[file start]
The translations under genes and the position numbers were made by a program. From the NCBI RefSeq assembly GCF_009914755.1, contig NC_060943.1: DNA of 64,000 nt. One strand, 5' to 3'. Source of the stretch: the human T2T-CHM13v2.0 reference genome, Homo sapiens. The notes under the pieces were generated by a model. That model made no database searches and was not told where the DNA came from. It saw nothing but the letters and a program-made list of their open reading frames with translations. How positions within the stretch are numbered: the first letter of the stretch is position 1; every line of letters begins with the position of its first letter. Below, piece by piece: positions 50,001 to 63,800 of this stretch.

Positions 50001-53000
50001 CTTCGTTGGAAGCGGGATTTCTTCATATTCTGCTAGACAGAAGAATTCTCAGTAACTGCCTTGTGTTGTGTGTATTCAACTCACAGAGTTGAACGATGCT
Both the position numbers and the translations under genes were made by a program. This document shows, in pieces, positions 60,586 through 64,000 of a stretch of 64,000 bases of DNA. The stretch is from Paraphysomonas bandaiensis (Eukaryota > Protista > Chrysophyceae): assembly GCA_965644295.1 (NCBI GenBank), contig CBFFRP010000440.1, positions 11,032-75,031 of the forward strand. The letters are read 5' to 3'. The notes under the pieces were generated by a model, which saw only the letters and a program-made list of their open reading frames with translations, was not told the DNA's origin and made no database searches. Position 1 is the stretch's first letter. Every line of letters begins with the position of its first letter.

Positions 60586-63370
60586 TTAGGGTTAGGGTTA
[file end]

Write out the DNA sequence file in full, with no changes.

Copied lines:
The translations under genes and the position numbers were made by a program. From the NCBI RefSeq assembly GCF_009914755.1, contig NC_060943.1: DNA of 64,000 nt. One strand, 5' to 3'. Source of the stretch: the human T2T-CHM13v2.0 reference genome, Homo sapiens. The notes under the pieces were generated by a model. That model made no database searches and was not told where the DNA came from. It saw nothing but the letters and a program-made list of their open reading frames with translations. How positions within the stretch are numbered: the first letter of the stretch is position 1; every line of letters begins with the position of its first letter. Below, piece by piece: positions 50,001 to 63,800 of this stretch.

Positions 50001-53000
50001 CTTCGTTGGAAGCGGGATTTCTTCATATTCTGCTAGACAGAAGAATTCTCAGTAACTGCCTTGTGTTGTGTGTATTCAACTCACAGAGTTGAACGATGCT
Both the position numbers and the translations under genes were made by a program. This document shows, in pieces, positions 60,586 through 64,000 of a stretch of 64,000 bases of DNA. The stretch is from Paraphysomonas bandaiensis (Eukaryota > Protista > Chrysophyceae): assembly GCA_965644295.1 (NCBI GenBank), contig CBFFRP010000440.1, positions 11,032-75,031 of the forward strand. The letters are read 5' to 3'. The notes under the pieces were generated by a model, which saw only the letters and a program-made list of their open reading frames with translations, was not told the DNA's origin and made no database searches. Position 1 is the stretch's first letter. Every line of letters begins with the position of its first letter.

Positions 60586-63370
60586 TTAGGGTTAGGGTTA